Age is just a number: 51-year-old Diana Furey races for Pioneer Cross-Country


Many athletic departments can say that the typical athlete ranges from the ages of 18-23. But how many times can they say they have a student-athlete who is 51 years old and is making collegiate A-standard times in cross country?

Junior Diana Furey outraces a pack of runners in the All-Ohio Intercollegiate Championships in Cedarville, OH. For Furey, hitting A-standard for Pioneer Cross-Country was one of the greatest running accomplishments in her life. (Photo courtesy of Dave Zeuch)

For 51-year-old marathon runner, mother and grandmother Diana Furey, age is just a number. Furey is a full-time student-athlete who runs cross-country for Malone.

“I am not sure if there is a record count for who is the oldest collegiate athlete in America, but she would be close to being one of the oldest, I am sure,” Cross-Country Head Coach Jack Hazen said.

Besides her age, Furey has also made a few more shocking impressions upon the team, coaches and herself.

In a preseason camp, she achieved one of the highlights of her life by running the A-standard time in a time-trial that was held a week before school started.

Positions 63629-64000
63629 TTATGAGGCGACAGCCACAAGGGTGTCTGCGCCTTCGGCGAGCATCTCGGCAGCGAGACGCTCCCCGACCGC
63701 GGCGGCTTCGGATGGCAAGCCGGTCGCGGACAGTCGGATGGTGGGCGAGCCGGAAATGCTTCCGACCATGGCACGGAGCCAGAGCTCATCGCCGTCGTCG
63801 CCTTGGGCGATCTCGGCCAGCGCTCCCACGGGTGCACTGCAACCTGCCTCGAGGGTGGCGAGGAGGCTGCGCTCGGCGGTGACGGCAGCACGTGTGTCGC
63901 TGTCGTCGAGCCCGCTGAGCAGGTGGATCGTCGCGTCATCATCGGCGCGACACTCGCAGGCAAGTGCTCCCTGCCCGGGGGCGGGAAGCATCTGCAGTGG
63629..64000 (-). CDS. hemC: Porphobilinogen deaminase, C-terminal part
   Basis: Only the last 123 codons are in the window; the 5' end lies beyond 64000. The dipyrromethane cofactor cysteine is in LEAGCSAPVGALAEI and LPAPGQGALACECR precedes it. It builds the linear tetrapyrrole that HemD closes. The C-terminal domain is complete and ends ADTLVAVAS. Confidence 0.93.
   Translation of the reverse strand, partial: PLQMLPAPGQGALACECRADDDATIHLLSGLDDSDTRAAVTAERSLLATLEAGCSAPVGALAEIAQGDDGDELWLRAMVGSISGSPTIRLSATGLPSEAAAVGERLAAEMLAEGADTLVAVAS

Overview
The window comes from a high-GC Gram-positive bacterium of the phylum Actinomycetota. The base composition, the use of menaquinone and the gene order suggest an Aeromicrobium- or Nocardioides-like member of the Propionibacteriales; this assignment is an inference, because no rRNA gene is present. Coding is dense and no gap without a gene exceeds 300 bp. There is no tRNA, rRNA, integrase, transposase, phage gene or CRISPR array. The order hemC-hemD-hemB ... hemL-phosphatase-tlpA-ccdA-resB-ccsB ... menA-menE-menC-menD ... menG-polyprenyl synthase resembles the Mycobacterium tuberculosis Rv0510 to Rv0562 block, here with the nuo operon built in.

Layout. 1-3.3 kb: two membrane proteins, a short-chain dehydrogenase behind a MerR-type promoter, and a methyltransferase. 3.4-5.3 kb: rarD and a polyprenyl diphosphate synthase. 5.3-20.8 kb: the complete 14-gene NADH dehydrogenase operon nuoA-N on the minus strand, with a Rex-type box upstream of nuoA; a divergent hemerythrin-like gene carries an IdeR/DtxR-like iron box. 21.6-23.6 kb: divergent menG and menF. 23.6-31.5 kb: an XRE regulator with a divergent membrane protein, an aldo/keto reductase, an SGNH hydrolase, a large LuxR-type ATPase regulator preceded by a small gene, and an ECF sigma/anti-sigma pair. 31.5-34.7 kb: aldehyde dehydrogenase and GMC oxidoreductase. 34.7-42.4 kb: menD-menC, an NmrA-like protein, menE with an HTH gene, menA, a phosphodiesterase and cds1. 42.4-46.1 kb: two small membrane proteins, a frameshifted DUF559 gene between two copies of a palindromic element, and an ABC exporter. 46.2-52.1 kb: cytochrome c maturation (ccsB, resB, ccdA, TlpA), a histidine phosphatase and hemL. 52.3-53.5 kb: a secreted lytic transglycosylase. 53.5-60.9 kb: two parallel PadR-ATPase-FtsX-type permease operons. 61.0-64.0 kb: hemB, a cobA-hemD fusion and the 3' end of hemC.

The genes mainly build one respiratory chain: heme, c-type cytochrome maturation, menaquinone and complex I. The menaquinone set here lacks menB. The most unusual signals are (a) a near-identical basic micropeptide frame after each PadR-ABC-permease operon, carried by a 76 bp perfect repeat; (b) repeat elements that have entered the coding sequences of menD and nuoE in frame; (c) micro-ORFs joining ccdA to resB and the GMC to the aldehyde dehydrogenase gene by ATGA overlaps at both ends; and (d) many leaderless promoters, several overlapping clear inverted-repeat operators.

“It was one of the best days of my running life,” Furey said. “I ran with my heart that day and I out ran my abilities. It is one of my top five best running accomplishes.”

But hitting A-standard is just a small piece of Furey’s accomplishes in running. Incredibly, she has run exactly 10 marathons in the last four years and is making her way to New York City in the next three weeks to run her eleventh.

Even at her age, Furey’s love to run comes simply from her faith, worship and glorifying of Christ.

“There are people that can sing; they can get up in front of people and worship and I’ve always wanted to do that,” Furey said. “There are people that can dance; they lead people in worship by dancing. Running is the way I praise Him. And it’s not about being the best. It’s not being the fastest; it’s giving it to Him.”

Furey’s outstanding marathon running and faithfulness was actually what brought her here to join the cross-country program.

For Hazen there was no hesitation on asking Furey to join the program.

[pullquote]I am not sure if there is a record count for who is the oldest collegiate athlete in America, but she would be close to being one of the oldest, I am sure,” head cross country coach Jack Hazen said.[/pullquote]